We can notice our thoughts and feelings, but ultimately it’s by regulating our nervous systems that we can write a different story: one where our body size and shape doesn’t determine our worth.
What kind of body image story do you want to live and dance inside?
If you’d like support around body image and body comparison, you can learn how to work with me 1:1 over here or sign up to the waitlist for my upcoming group coaching program by clicking here.
- Etcoff et al (2006). Beyond Stereotypes: Rebuilding the foundation of beauty beliefs. Findings of the 2005 global study
- Body Image Survey Results (Rep.). (2020). London, UK: House of Commons Women and Equalities Committee.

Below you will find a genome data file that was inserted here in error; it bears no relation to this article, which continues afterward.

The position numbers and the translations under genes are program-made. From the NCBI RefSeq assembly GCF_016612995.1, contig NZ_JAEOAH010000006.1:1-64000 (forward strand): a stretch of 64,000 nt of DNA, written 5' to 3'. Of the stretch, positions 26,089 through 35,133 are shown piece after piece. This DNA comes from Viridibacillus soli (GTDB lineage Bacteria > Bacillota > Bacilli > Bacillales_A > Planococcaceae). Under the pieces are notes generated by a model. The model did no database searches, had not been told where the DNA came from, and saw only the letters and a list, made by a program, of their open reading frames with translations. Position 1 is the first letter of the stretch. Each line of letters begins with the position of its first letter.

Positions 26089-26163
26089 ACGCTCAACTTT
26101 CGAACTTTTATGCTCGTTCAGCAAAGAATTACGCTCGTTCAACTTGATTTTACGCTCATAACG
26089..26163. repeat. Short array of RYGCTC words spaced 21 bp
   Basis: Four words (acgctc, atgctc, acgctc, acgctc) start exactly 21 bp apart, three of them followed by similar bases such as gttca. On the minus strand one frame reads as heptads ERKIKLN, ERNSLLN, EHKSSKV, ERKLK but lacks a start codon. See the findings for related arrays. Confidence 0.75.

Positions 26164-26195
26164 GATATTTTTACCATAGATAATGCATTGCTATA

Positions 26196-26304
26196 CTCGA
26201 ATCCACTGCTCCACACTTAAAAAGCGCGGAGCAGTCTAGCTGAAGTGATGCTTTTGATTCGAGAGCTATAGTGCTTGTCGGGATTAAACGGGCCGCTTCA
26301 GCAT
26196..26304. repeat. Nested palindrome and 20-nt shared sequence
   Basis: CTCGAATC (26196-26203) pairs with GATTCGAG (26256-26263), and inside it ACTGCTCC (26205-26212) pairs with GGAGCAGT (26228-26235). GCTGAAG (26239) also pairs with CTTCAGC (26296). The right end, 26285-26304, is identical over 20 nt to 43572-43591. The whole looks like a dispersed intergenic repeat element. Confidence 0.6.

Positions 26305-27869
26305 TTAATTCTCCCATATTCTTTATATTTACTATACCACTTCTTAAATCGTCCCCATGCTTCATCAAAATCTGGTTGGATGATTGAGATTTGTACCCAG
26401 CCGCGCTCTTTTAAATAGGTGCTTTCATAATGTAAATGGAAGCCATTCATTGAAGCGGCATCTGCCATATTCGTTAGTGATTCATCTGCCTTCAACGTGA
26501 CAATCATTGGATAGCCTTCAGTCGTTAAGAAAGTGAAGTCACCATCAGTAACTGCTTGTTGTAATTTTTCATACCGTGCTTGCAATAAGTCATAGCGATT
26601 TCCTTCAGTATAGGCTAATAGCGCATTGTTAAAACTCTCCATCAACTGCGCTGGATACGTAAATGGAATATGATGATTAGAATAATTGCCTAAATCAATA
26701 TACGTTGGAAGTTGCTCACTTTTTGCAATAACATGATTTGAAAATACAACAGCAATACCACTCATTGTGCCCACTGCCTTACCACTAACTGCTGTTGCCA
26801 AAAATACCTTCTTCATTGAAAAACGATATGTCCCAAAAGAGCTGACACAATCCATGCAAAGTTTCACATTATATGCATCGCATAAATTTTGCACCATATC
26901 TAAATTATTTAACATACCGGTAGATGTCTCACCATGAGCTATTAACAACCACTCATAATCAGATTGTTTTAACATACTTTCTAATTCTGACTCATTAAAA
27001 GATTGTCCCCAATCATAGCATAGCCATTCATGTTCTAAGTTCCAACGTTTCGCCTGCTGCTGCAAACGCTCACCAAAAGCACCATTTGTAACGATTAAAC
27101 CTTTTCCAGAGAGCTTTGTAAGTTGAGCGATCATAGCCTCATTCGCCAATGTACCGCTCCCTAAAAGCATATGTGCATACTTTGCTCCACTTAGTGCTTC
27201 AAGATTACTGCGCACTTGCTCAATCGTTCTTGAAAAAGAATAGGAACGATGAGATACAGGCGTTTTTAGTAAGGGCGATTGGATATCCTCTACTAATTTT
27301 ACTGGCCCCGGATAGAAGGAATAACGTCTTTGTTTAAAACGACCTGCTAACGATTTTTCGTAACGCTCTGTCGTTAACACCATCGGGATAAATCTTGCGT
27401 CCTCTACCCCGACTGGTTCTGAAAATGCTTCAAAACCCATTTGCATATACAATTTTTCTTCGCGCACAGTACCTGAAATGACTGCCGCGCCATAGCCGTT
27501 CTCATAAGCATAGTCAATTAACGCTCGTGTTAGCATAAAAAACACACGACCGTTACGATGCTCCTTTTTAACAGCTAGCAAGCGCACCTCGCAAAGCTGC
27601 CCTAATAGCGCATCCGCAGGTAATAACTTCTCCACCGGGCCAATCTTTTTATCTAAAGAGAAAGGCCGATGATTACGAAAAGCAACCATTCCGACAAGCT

- Berscheid, E., Walster, E., & Bohrnstedt, G. (1973). The happy American body: A survey report. Psychology Today, 120. doi:10.1037/e400542009-006
- Garner, D. (2017, September 14). Body Image in America: Survey Results. Retrieved November 16, 2020, from https://www.psychologytoday.com/us/articles/199702/body-image-in-america-survey-results
- Jackson, C., & Lemay, M. (2018, February 13). Most Americans Experience Feeling Dissatisfied with How Their Body Looks from Time to Time, Including Nearly Two in Five Who Feel This Way Whenever They Look in the Mirror. Retrieved November 02, 2020, from https://www.ipsos.com/en-us/news-polls/most-americans-experience-feeling-dissatisfied-with-body-looks-from-time-to-time
- Moss, R. (2016, June 21). Women’s Body Confidence Is A ‘Critical Issue’ Worldwide … Retrieved February 28, 2022, from https://www.huffingtonpost.co.uk/entry/dove-global-body-image-report_uk_5762a6a1e4b0681487dcc470